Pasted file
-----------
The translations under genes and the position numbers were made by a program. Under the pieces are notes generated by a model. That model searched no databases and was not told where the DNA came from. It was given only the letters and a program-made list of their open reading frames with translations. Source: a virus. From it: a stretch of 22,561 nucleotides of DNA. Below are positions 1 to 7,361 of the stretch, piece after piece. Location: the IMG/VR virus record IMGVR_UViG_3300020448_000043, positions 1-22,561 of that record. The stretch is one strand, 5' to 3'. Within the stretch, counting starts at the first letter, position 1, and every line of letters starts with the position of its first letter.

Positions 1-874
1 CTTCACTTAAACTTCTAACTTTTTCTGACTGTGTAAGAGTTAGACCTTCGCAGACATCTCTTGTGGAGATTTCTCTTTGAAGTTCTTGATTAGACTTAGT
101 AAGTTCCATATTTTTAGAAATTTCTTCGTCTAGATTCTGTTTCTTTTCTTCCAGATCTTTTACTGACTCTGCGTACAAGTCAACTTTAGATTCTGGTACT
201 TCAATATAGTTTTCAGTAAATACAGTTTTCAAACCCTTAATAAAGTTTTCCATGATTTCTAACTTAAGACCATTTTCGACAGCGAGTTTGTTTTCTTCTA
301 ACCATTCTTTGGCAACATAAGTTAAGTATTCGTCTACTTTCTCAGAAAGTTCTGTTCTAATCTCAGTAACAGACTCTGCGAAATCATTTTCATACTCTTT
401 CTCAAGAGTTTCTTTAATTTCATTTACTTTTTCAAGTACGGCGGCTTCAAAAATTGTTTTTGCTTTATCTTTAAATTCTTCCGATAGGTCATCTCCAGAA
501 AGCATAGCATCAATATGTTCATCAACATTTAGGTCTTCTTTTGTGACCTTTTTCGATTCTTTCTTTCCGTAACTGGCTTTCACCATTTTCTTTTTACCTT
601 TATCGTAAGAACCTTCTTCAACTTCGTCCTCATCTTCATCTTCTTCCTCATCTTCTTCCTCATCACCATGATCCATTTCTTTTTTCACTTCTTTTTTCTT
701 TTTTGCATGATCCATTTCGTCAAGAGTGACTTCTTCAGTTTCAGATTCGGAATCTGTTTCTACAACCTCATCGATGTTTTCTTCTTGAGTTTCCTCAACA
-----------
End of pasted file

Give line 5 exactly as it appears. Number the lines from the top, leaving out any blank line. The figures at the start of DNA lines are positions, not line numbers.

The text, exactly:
201 TCAATATAGTTTTCAGTAAATACAGTTTTCAAACCCTTAATAAAGTTTTCCATGATTTCTAACTTAAGACCATTTTCGACAGCGAGTTTGTTTTCTTCTA